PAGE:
FEATURED ART-SCIENTIST: Siddharth Ramakrishnan
We continue our 10 year anniversary feature this week with Neuroscientist Siddharth Ramakrishnan. Read what he has to say about his experience at the center below!
Since 2008, when I started collaborating with Dr. Vesna and the UCLA Art Sci Center, I have been pulled into the world of artists and scientists. I had the opportunity to teach with Dr. Vesna on Art, Science and Technology at the New School of Design in New York from 2009 to 2012. Since 2012, I have been at the University of Puget Sound, Tacoma, WA as the Jennie M Caruthers Chair in Neuroscience. As a liberal arts college, they value my cross-disciplinary work and support me in the endeavors.
In February 2013, we launched the Art+Science Salons here at the University of Puget Sound. We have since hosted many artists, scientists and interdisciplinary thinkers over the last 2 years. Events are held at the Tacoma Art Museum and the Kittredge Gallery at the University of Puget Sound and attract crowds from the university faculty and students, and the community at large. Recently we also were absorbed under the LASER umbrella.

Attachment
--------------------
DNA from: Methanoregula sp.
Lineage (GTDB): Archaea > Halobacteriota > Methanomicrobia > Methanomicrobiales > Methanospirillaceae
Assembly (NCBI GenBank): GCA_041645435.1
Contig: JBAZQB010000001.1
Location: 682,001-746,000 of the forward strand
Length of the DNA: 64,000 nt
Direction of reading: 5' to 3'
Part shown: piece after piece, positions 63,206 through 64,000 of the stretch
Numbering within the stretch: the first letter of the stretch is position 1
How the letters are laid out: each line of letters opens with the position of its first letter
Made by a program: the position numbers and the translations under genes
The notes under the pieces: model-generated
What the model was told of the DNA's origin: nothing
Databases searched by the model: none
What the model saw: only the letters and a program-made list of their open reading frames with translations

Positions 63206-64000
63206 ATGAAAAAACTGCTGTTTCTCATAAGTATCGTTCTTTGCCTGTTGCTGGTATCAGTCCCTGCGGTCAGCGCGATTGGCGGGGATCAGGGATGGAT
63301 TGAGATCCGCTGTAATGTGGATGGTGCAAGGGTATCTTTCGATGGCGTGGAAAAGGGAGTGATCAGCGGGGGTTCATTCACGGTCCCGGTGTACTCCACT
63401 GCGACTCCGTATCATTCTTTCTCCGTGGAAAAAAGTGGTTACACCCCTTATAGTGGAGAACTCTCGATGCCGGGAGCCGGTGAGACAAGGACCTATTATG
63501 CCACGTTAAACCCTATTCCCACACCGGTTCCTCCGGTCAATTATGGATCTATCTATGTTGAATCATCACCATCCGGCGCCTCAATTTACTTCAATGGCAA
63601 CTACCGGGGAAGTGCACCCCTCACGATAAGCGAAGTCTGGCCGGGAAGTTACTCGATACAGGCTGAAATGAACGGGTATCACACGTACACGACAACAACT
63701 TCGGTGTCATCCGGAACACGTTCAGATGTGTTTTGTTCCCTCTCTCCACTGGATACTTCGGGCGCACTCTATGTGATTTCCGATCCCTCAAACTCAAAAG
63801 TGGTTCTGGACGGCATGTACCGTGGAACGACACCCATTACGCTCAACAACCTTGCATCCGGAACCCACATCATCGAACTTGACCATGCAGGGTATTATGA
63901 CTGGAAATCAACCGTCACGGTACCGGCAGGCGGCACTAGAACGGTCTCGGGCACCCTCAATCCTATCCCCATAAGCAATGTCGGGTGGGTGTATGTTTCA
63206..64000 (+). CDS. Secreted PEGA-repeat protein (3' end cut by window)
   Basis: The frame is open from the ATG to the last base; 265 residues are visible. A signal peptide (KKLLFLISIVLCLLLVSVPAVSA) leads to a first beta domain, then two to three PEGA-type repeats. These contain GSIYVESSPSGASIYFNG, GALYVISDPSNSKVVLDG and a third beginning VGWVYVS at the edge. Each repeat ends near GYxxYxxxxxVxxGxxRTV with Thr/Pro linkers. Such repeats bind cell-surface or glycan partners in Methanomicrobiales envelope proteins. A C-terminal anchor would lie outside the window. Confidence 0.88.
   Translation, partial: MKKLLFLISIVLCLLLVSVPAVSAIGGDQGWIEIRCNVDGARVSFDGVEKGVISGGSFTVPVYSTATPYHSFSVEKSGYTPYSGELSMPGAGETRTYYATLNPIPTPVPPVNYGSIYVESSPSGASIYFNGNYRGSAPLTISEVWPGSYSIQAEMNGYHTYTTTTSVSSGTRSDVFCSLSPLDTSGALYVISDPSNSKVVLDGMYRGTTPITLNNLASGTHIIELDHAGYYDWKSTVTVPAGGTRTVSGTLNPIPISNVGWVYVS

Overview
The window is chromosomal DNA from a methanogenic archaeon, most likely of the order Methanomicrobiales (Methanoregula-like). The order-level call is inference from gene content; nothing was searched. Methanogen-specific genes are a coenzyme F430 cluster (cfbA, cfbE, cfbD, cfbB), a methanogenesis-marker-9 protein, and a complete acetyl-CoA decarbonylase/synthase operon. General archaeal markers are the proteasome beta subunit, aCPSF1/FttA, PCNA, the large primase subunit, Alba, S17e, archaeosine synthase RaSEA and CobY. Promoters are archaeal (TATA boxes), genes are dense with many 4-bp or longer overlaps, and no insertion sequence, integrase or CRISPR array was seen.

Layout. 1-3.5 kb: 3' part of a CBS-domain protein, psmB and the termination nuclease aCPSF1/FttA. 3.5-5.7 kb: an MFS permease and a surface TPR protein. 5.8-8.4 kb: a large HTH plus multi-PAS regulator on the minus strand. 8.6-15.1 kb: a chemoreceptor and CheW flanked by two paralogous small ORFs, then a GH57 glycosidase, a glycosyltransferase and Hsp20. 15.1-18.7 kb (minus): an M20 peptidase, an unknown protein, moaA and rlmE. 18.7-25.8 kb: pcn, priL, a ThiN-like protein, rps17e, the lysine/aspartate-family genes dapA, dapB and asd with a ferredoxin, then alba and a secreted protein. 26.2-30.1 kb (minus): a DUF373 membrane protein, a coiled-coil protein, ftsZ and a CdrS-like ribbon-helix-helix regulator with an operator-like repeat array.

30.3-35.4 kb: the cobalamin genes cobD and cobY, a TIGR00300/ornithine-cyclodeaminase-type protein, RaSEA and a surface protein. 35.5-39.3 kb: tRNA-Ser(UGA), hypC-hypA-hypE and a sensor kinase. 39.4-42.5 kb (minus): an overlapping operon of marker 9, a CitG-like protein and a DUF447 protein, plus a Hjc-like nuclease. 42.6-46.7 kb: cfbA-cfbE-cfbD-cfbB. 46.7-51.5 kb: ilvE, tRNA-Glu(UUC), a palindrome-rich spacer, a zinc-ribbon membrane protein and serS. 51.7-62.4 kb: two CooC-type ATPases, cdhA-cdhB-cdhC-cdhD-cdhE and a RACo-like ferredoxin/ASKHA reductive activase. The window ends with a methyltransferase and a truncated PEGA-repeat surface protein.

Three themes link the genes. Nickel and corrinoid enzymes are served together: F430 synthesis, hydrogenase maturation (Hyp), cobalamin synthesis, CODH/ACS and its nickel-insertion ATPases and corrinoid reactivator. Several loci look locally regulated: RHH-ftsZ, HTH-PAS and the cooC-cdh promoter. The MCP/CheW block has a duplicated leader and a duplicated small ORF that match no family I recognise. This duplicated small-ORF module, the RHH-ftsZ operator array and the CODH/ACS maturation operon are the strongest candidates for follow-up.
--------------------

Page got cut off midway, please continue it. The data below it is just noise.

I have also continued my collaborative art-science projects over the last few years. With Dr. Vesna, I have been working on the Hox Zodiac, an interactive audience driven exhibit on the genes that underlie body patterning and the conversations on mutagenesis & metamorphoses. This project has been exhibited at the Microwave New Media Festival (2011), the Posthumanist Desire Exhibit: MOCA Taipei (2013) and other international venues. We have also explored the world of dog olfaction via the Sniffing Booth projects. Our works have been published in Technoetic Arts, AI & Society and recently as a book chapter in the Handbook of Digital Games.
My continued interests in Art and Science has led me to secure funding from the W.M. Keck Foundation to help spread awareness of topics in neuroscience via art.
We plan to host Neuro+Art workshops to bring in a larger, diverse audience into the world of sciences. As a part of the Cotard Syndicate (Stefani Bardin- New School of Design and Dr.Toby Heys, Manchester Metropolitan University), I have worked on phantom sensory perception (shown at the Sheila Johnson Center at the New School of Design) and recently to create agar wearables to make the invisible microenvironments around us visible again (Workshop at Eyebeam, New York) . Our work on Earworms was displayed at the Asia Triennial in Manchester last Summer.